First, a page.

I still wouldn’t mind having a corridor someday.


Trent at Simple Dollar writes about something that’s been on my mind a lot lately–distractions.

Facebook, Bejeweled, and Google Reader are all distractions for me. A few weeks ago, it got so bad that I downloaded LeechBlock. LeechBlock allows me to block things like Facebook for a set amount of time. The thing is, once I set LeechBlock, I hardly ever have to use it.  I won’t even try to go to the site, because I remember that I’ve blocked it.

So why can’t I just decide that I won’t go to Facebook until I’ve finished my work?

The problem is that I’m focusing on the unpleasant process instead of the exciting goal. We’ve been doing some work in our house recently, and so far, I love the results. The process, however, is less than thrilling. Sometimes I think, “I hate all this mess. I can’t stand it. This has to change, now!” I could just clean up the mess and put everything back where it belongs, but then I would not have improved the house. No, I have to be willing to deal with some uncomfortable things while we improve the house. Those things are worth it if I focus on how I’ll love my house when this is done.

With all of my work, I need to focus on reaching my goals instead of listening to how I feel at the moment.

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The unfortunate story of the balloon boy has me thinking about fiction, reality, and our consumption of the two. I say “unfortunate” because of the resources wasted on a boy who never really was missing. Of course there were the rescuers, but many others were glued to the television, watching and praying.

I pity the boy. What kind of dad makes his kids lie for publicity? What kind of dad pretends that his kid might have fallen to his death? Who puts that kind of pressure on a 6-year-old? No wonder the boy keeps vomiting.

I don’t think this story could have worked as fiction. I’m trying to imagine it in a movie or a book, and it just doesn’t have the same impact. There’s something gut-wrenching about thinking that an actual, adorable little boy might climbed into a balloon, only to have his extraordinary trip cut short by a tragic fall. It wouldn’t be the same in a movie, where you know that no actors were injured in the making of this scene.

So this story only worked because it was real, but then it wasn’t. And now, as much as we hate it, even the betrayal makes for a good story. The plot worked, in its own sick way. They got publicity.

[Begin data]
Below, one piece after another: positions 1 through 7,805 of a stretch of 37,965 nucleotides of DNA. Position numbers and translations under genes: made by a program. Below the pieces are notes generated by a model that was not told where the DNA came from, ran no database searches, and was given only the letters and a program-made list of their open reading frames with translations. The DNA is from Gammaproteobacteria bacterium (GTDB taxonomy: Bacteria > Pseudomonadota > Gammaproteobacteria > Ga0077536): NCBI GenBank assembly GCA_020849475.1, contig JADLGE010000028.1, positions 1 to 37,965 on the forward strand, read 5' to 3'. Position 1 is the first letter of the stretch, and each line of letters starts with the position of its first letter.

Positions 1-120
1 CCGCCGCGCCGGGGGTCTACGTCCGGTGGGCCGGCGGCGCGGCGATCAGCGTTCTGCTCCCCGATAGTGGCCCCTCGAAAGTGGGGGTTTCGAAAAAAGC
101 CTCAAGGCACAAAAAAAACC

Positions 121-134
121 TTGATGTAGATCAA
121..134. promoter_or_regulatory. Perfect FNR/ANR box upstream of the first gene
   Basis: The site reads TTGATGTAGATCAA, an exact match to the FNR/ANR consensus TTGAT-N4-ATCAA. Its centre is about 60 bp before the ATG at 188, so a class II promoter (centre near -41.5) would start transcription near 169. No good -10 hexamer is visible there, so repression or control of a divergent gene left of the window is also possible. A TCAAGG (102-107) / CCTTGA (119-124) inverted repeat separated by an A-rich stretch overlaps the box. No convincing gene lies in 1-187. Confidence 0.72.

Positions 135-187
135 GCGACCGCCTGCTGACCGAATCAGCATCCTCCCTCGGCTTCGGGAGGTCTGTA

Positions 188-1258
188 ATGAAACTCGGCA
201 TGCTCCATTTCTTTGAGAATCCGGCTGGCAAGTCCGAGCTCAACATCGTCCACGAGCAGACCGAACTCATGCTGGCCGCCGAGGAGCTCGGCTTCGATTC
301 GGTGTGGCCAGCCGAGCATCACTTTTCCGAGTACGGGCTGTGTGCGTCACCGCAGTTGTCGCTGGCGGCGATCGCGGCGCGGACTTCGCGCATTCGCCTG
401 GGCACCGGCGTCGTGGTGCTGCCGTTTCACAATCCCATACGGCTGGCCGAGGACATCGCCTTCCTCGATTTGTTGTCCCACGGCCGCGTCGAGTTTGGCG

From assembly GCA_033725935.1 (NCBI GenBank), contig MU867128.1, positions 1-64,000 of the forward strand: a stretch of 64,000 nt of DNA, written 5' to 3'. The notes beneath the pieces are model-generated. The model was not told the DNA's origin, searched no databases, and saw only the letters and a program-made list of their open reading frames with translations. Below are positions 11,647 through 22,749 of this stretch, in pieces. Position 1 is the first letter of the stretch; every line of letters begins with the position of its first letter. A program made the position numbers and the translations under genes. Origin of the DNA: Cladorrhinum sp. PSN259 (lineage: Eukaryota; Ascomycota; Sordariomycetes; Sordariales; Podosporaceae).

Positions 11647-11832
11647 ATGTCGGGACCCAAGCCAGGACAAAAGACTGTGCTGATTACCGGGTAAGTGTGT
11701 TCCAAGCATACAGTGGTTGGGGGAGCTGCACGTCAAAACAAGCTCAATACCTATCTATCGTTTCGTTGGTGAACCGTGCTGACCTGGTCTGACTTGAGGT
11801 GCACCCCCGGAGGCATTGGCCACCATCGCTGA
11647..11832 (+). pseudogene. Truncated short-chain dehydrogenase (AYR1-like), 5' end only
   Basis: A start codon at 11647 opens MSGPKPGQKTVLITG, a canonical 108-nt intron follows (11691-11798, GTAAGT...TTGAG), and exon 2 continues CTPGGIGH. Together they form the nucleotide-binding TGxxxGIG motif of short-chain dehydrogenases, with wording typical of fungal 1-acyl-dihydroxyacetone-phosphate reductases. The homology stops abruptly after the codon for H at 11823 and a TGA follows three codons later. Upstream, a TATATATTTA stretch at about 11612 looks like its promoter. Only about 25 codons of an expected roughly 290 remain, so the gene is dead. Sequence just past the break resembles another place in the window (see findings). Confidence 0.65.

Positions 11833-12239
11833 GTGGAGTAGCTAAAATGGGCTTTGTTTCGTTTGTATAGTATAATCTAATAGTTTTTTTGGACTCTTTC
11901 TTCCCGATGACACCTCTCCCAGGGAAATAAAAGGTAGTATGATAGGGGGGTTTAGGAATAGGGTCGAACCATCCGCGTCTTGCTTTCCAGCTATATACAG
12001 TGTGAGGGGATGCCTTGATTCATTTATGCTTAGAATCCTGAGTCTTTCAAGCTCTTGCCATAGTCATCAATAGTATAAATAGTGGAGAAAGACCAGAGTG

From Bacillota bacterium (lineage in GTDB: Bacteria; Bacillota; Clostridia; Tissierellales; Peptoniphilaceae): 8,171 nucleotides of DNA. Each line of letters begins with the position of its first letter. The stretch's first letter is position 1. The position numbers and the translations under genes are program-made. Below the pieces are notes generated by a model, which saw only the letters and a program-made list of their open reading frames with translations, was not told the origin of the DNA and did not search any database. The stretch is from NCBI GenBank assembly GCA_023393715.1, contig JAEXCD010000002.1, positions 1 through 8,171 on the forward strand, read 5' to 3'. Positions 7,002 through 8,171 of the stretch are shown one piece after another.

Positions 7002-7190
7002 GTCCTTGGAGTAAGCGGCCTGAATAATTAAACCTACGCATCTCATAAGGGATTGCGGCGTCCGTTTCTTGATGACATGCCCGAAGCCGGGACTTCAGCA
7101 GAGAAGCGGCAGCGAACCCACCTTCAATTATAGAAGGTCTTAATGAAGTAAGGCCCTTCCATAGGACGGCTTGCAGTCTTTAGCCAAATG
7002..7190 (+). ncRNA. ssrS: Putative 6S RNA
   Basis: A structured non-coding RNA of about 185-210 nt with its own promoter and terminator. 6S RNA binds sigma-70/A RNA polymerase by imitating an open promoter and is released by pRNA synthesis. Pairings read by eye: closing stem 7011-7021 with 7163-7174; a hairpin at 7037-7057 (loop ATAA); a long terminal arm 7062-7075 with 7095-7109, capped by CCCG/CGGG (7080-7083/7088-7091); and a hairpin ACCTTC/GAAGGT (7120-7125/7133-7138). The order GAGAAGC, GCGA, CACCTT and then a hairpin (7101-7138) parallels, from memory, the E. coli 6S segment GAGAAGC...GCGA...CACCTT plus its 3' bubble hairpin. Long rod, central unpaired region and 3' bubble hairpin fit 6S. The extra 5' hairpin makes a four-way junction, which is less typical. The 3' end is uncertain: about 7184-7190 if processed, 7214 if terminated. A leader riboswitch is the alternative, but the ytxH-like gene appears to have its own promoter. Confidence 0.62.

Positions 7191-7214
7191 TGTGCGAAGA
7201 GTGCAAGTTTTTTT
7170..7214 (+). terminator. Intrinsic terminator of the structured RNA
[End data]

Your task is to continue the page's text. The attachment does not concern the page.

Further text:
So even though this story, as we originally heard it, was false, it still illustrates that idea that truth is stranger than fiction. It seems like I’ve experienced that a lot lately. I’ve met people with stories that I could never have summoned from the land of my creative genius. I read an essay about the Great Chicago Flood of 1992 that made me wonder where I was when this story hit the nightly news (thanks Freakonomics!). As I encounter allegedly true things that exhaust my imagination, these experiences make me think that I need to read more history.

Then the cynical part of me wonders if these true stories really are true. I remember that even history is up for debate when I hear about “facts” of history that may not be as factual as we thought. Some of the historians must have gotten confused and thought they were in creative writing class. Legends didn’t end in the Dark Ages either, and now, through e-mail, they travel faster.

Even though history and current events can give us plenty of true, interesting stories, apparently they aren’t enough. We like to embellish the truth. We want to create our own stories. If those created stories are going to work, they must be believable.

Today, sometimes it’s hard to divide the facts from the fiction. We don’t just have news and stories. We have spin, agendas, and “reality” tv. It’s complicated, but then, who ever dreamed up a good story without any complications?


Everywhere I turn, people are urging me to replace my old bulbs with the newer fluorescent bulbs. You know, the swirly ones that will supposedly save you lots of money on your electric bill.

If the new bulbs really do save lots of energy (read: money), that’s great. In fact, we use them in our house. But some places, they just don’t work. And sometimes, I just don’t want fluorescent bulbs, even if they do save money. Sometimes, I think that their light gives me a headache.

I’m fine with people using the fluorescent bulbs, but I am not ok with the government outlawing incandescents. It is not ok for the government to tell me what kind of light bulb I can use!